hcs436 | undergraduate

Pathophysiology

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This course presents an introduction to human pathophysiology. Emphasis is placed on explaining the mechanisms and clinical manifestations associated with disease processes. The course examines cellular activity, organs, and systems that affect the health of the human body.



This undergraduate-level course is 7 weeks This course is available as part of a degree or certificate program. To enroll, speak with an Enrollment Representative.

Course details:

Credits: 3
Continuing education units: XX
Professional development units: XX
Duration: 7 weeks

topic title goes here

    Fluid and Electrolyte Homeostasis and Acid-Base Balance

    • Describe the principles of acid-base balance.
    • Describe the principles of fluid and electrolyte homeostasis.
    • Identify two common fluid and electrolyte imbalances and the accompanying clinical manifestations.
    • Identify two common acid-base imbalances and the accompanying clinical manifestations.

    Introduction to Pathophysiology

    • Explain the core concepts of pathophysiology and the etiologic classification of diseases.
    • Identify factors that influence the development of disease and the patterns of disease.
    • Differentiate the three levels of prevention: primary, secondary, and tertiary.

    Homeostasis and Stress Adaptation

    • Explain homeostasis and allostasis.
    • Explain the physical and behavioral indicators of high stress levels.
    • Describe the stages of the general adaptation syndrome.
    • Identify the neurohormonal mediators in the GAS.
    • Describe the mechanisms of adaptation, coping, and illness.

    Inflammatory and Immune Processes and Conditions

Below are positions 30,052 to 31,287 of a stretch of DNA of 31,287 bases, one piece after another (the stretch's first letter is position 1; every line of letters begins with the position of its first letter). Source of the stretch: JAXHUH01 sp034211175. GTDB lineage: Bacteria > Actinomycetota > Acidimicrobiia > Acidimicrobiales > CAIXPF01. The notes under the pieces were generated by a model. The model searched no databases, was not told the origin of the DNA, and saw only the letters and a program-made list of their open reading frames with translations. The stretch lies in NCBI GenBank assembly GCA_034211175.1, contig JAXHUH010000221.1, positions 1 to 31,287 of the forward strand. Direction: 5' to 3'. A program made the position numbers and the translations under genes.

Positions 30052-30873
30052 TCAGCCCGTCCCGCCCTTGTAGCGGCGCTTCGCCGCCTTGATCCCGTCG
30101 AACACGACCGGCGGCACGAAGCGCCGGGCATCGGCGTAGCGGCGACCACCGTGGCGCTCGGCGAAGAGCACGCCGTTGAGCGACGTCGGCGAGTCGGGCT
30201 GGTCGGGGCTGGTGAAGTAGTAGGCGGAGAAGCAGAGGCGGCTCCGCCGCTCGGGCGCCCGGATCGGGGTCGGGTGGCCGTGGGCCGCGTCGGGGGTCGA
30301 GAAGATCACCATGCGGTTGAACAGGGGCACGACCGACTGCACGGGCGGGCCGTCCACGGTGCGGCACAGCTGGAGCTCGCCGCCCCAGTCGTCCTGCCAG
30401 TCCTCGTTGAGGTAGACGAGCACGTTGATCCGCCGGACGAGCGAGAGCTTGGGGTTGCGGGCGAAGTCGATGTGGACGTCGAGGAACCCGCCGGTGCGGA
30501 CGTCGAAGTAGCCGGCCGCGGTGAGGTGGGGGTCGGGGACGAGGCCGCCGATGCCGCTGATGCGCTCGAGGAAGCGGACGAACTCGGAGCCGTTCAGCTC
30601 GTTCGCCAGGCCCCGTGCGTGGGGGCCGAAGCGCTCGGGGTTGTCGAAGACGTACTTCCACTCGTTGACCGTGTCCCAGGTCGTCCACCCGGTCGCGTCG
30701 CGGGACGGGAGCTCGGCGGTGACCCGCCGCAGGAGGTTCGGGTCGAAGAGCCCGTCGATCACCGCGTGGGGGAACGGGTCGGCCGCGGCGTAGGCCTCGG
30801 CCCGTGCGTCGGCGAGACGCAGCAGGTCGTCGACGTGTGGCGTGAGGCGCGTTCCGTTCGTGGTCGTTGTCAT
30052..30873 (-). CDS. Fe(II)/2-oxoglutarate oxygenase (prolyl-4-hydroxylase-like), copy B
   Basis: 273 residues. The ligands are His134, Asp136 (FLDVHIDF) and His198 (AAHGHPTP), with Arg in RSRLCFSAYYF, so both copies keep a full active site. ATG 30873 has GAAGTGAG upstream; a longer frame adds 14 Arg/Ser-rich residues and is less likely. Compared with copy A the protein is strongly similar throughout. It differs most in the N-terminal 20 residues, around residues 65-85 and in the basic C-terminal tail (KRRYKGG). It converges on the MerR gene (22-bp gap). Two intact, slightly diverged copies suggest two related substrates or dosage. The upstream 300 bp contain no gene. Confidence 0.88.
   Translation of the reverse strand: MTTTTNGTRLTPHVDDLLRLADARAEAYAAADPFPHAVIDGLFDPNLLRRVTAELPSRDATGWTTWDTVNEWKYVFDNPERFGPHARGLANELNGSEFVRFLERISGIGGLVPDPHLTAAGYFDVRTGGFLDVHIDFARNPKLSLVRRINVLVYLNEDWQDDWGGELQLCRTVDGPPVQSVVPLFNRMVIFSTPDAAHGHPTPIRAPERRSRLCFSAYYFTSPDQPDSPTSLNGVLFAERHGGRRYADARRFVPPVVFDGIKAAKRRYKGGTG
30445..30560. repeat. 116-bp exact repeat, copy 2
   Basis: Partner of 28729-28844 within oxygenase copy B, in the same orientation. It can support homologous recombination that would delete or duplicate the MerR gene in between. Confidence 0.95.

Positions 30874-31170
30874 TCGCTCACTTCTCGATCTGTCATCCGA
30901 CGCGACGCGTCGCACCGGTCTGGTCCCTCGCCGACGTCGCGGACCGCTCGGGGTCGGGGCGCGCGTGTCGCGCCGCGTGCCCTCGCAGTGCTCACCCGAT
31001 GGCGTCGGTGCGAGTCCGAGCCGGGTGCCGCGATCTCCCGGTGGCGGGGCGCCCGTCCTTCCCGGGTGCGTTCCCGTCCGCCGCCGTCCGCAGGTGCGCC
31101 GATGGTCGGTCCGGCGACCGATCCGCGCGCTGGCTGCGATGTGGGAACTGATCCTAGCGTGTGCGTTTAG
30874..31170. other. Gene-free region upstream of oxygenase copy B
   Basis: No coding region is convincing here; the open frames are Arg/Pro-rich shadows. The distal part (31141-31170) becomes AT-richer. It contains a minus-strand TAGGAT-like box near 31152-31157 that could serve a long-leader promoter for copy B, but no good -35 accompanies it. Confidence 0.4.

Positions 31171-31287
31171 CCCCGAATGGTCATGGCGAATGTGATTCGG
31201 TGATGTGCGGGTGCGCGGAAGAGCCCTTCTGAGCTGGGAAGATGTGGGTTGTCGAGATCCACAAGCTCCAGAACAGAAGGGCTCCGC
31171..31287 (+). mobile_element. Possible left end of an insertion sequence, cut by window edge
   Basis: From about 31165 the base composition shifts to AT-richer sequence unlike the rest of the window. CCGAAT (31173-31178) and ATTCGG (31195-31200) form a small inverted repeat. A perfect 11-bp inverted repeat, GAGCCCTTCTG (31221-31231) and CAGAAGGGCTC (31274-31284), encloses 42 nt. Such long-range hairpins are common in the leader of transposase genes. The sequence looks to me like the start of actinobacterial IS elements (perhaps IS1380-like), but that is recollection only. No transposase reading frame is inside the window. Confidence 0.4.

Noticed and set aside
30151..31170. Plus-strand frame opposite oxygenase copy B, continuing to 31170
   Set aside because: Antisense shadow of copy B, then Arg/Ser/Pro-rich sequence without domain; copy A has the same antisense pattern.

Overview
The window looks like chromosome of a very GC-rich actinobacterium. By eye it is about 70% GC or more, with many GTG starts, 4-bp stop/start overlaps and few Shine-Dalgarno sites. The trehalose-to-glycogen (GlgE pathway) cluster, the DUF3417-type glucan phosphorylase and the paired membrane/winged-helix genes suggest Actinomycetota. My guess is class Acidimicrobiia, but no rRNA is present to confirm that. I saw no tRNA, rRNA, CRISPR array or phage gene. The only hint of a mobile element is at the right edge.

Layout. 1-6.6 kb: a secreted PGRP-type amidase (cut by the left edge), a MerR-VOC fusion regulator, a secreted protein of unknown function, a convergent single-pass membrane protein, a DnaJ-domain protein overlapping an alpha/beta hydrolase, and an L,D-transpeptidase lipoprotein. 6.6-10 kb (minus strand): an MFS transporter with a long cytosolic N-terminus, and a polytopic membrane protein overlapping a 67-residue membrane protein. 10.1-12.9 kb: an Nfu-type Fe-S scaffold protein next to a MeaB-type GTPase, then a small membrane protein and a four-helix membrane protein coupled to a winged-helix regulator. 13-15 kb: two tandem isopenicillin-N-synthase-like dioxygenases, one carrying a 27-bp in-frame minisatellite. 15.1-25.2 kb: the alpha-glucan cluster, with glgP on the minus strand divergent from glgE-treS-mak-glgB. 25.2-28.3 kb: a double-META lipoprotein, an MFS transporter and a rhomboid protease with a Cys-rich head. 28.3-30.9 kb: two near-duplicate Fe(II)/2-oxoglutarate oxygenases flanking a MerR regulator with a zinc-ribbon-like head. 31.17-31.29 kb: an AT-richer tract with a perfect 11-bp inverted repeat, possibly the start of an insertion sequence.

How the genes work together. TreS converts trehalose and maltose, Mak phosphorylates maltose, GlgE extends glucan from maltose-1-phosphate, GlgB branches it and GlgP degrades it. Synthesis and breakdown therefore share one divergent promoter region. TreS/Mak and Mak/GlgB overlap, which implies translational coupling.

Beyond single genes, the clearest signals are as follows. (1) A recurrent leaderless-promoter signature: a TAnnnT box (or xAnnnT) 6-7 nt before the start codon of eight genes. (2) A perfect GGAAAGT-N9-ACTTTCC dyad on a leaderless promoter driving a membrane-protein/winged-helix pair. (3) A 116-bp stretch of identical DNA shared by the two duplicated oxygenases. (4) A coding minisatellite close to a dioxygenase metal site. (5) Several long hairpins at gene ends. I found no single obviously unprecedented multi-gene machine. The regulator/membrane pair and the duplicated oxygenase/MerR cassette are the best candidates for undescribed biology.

• Describe the pathogenesis of HIV.
    • Explain the events of the inflammatory response.
    • Explain active and passive immunity.
    • Describe autoimmunity and triggers of the autoimmune response.
    • Describe the five cardinal signs of inflammation.
    • Identify four common inflammatory or immune conditions and accompanying clinical manifestations.
    • Identify the major clinical manifestations of HIV infection.

    The Neoplastic Process and Conditions

    • Describe the genetic mechanisms of cancer.
    • Compare the characteristics of benign and malignant tumors.
    • Explain the theoretical steps in the development of cancer.
    • Identify cancer warning signs for adults and children.
    • Describe the major treatment modalities for cancer.
    • Explain metastasis and the cancer staging system.

    The Infectious Process

    • Identify the four types of pathogenic microorganisms.
    • Explain the chain of transmission of microorganisms.
    • Describe the benefits of resident, nonpathogenic flora.

    Shock

    • Explain the pathogenesis of shock.
    • Identify six types of shock and the accompanying clinical manifestations.

    Cellular Adaptation and Genetics

    • Describe the structure of DNA and the genetic code.
    • Identify the phases of cellular adaptation.
    • Identify the process of cell differentiation.
    • Describe the major categories of chromosomal abnormalities.
    • Identify two major chromosomal abnormalities and the accompanying clinical manifestations.
    • Explain the interaction between environment and congenital disorders.
    • Explain genetic diagnostics, counseling, and gene therapy.
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    While widely available, not all programs are available in all locations or in both online and on-campus formats. Please check with a University Enrollment Representative.

    Transferability of credit is at the discretion of the receiving institution. It is the student’s responsibility to confirm whether or not credits earned at University of Phoenix will be accepted by another institution of the student’s choice.